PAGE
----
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BATTLE OF THE GIANTS Tech-industry power struggle could impact mobile pay development E-mail

Apple, Google, Microsoft look to lock up the “superstack”

 

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By John Ginovsky

A little-publicized but highly intense battle among the top technology companies could affect the continuing development of mobile banking and mobile payments, according to Accenture research.

Its recent report, Competing in a High-Tech Industry ‘Superstack,’ claims that mobility, cloud computing, and consumer electronics companies are being heavily impacted by a new business model it dubs “superstacks.”

As the top three tech companies involved—Apple, Google, and Microsoft—grapple with each other for control, other industries, including financial services, will have to monitor the situation and ultimately make fundamental decisions on how to proceed with their own technology plans, Accenture Payment Services Senior Executive Matthew Friend tells Tech Topics.

“The technology companies are looking at superstacks as a five-part process. It’s the chip, it’s the device, it’s the operating system, it’s the app on top of the operating system, and it’s the services that are provided. It’s the tight coupling of all five of those things under one company’s roof,” Friend explains.

Tech Topics
briefly described to Friend an example presented at a recent NACHA conference that describes how Google can control a tightly stacked scenario: A consumer searches for a restaurant on Google; he looks for a review on Zagat, which is controlled by Google; he gets a restaurant coupon, also through Google; he pays for the meal through Google Wallet; and he talks about his experience on Facebook, also through Google.

“That’s it exactly. The key to the superstack is the operating-system platform,” Friend says. “Right now there are three big players in the mobile operating-system platform area. Financial institutions are going to have to make sure that they have allowance and the ability to operate on each and every one of those platforms.”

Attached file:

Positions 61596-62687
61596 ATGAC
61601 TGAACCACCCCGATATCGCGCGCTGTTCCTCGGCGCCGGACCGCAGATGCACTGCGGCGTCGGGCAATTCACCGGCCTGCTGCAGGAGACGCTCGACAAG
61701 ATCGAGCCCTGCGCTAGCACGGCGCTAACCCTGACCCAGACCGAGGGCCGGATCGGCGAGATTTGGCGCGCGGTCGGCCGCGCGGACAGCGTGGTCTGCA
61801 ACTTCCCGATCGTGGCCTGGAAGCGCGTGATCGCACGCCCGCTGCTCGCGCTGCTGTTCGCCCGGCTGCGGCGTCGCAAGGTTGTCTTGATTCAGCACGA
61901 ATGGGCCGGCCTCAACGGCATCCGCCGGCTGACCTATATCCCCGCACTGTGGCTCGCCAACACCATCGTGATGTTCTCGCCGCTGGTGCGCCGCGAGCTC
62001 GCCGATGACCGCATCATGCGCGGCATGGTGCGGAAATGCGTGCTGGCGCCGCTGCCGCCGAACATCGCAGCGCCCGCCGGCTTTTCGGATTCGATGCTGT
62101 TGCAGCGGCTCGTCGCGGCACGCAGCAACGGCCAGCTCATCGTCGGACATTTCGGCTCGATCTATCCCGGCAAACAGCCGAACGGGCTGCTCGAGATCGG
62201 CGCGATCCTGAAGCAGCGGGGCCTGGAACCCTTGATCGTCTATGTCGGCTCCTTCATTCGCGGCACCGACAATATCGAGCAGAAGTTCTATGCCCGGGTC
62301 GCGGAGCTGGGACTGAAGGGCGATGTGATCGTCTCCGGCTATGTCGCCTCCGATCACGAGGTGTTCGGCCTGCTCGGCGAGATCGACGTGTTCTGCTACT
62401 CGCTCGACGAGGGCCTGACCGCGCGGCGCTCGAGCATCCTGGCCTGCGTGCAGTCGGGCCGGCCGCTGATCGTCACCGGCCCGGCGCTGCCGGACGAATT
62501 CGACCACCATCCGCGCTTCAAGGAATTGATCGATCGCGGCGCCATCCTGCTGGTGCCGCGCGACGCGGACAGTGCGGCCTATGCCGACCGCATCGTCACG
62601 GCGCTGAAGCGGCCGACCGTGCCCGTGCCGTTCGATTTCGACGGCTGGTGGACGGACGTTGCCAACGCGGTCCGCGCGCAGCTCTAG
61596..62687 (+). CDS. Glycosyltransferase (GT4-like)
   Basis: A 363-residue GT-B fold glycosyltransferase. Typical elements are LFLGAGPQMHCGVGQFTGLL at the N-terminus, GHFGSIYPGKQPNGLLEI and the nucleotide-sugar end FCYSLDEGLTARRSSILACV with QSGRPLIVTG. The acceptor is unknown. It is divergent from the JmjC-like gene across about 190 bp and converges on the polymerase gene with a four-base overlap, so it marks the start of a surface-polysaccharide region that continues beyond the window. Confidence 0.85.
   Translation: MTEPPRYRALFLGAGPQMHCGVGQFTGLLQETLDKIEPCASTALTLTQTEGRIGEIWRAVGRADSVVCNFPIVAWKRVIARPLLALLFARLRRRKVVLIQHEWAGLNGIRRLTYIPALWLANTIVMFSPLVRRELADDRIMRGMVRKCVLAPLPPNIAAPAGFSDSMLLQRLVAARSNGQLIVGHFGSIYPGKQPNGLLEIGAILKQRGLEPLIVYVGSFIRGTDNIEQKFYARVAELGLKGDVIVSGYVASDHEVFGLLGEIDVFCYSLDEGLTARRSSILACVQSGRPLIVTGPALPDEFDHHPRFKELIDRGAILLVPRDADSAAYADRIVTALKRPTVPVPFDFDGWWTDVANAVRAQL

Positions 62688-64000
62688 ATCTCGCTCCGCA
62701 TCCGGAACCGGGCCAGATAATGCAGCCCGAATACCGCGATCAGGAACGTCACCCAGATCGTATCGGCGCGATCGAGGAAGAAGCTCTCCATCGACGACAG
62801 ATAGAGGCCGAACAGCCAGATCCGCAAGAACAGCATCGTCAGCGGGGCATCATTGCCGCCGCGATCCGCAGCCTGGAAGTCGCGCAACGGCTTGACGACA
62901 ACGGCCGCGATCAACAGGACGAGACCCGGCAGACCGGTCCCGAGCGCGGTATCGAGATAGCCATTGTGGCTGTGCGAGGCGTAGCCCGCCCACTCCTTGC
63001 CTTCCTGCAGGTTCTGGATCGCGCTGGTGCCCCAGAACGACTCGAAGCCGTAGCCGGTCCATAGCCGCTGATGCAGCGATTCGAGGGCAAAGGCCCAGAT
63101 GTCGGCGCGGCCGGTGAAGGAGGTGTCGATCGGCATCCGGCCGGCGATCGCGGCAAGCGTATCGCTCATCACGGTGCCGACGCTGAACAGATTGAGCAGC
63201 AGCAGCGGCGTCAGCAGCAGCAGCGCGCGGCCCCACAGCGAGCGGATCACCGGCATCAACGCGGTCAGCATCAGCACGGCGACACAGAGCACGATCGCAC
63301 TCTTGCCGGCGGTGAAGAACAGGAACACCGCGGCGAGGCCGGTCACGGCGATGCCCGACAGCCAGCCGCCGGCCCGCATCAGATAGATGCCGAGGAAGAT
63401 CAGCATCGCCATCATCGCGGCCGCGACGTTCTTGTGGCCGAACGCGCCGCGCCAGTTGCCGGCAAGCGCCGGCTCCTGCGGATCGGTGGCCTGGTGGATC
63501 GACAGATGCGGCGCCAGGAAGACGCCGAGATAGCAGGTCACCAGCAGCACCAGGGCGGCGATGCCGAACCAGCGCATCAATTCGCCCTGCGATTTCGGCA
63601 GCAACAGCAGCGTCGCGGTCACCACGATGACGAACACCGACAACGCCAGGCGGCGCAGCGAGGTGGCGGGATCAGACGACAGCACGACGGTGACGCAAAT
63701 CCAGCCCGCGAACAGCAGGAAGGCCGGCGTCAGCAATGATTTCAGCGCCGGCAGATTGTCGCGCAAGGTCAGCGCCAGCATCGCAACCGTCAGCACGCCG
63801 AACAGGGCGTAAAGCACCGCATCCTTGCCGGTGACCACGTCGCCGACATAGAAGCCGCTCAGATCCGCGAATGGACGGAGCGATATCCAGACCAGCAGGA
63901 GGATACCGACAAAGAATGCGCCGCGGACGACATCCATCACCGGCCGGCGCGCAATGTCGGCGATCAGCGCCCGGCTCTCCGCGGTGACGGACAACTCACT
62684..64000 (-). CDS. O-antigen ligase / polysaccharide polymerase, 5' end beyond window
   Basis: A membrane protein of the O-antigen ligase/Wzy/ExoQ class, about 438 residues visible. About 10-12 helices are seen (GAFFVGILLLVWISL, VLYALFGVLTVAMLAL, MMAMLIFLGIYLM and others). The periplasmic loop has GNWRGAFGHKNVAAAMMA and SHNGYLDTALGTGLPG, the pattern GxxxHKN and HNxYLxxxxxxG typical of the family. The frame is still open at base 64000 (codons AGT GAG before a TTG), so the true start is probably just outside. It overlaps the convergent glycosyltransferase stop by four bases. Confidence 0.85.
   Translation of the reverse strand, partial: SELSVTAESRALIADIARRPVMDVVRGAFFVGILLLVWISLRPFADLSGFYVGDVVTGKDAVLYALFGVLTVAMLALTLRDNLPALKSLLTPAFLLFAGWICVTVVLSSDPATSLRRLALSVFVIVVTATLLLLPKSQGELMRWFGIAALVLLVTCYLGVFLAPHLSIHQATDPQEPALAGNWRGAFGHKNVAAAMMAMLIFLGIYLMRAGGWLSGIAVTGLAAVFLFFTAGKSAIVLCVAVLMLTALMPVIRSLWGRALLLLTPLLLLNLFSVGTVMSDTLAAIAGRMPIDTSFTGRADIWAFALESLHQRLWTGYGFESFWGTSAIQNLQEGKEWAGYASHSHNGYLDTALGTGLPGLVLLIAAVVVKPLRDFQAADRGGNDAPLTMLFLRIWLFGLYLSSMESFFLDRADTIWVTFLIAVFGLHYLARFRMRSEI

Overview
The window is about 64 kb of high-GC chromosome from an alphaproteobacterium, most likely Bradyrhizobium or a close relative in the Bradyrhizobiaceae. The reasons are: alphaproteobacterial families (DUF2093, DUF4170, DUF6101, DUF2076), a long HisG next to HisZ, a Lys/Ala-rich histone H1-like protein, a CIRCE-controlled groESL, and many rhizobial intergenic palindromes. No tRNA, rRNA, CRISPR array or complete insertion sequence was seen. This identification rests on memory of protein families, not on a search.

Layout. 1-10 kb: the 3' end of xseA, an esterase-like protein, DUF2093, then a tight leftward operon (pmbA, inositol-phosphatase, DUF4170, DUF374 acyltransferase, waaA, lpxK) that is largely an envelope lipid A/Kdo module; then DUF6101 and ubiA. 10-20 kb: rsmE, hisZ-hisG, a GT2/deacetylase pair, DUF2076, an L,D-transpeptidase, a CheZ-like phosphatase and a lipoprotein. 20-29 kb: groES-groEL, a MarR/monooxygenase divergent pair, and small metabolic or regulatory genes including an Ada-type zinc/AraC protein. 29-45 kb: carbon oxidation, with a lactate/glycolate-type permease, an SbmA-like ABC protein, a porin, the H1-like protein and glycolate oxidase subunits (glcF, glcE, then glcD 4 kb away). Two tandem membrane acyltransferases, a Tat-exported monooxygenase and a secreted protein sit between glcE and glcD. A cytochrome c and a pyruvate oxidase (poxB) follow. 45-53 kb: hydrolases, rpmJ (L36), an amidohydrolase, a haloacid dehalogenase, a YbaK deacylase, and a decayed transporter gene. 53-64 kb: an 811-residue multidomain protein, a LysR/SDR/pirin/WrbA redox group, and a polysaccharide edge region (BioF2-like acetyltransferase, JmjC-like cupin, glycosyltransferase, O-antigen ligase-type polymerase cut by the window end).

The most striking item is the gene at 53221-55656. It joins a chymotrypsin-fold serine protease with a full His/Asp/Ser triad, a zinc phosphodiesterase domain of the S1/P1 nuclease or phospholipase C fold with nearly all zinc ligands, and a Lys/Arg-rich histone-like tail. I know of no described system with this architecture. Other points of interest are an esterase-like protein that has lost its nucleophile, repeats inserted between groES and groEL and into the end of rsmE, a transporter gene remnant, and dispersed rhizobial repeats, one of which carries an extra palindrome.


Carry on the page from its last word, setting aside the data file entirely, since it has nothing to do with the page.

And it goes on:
The battle is being fought in the technology sector through mergers and acquisitions, acquisition of intellectual property, access to talented individuals, and continuing research and development, Accenture says.

“Competing in the superstack arena is a matter of survival as the high-tech industry moves full-throttle in this direction,” says Mitch Cline, managing director of Accenture’s Electronics and High-Tech Business.

“Fueling new business models in health care, financial services, and retail, mobility is by far the most powerful and biggest game-changer creating the need for superstacks,” he says. “With mobility superstack battles now spreading to enterprise and consumer markets, the implications are profound for all high-tech players.”

Players in other industries, including financial services, are beginning to feel this tension primarily in the mobility area, Friend says. At some point, he says, financial institutions will have to start asking some crucial questions. “As it pertains to mobility, are financial institutions going to . . . take a risk and stay agnostic to operations on all three platforms [Apple, Google, Microsoft]? Or are they going to join into that superstack consolidation and avoid the risk of potentially getting shut out by trying to stay agnostic?”

Extending that thought, Friend says, “Financial institutions want ubiquitous access to all platforms because their customers are all over, while technology companies are taking a different tack and actively consolidating their superstacks . . .

“Financial services verses technology companies—there’s a great compare-and-contrast of what’s happening there now verses what the impact is going to be down the line.”

Access the Accenture report at https://newsroom.accenture.com/news/superstacks-spreading-throughout-mobility-enterprise-and-consumer-electronics-markets-accenture-research-finds.htm
 
 

About the Author
John Ginovsky is contributing editor of ABA Banking Journal and editor of the publication’s TechTopics e-newsletter. For more than two decades he has written about the commercial banking industry. In particular, he’s specialized in the technological side of banking and how it relates to the actual business of banking. He previously was senior editor for Community Banker magazine (which merged with ABA Banking Journal) and was a staff writer for ABA’s Bankers News. You can email him at This e-mail address is being protected from spam bots, you need JavaScript enabled to view it  

 

 
 

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[This article was posted on May 29, 2012, on the website of ABA Banking Journal, www.ababj.com.]     
 
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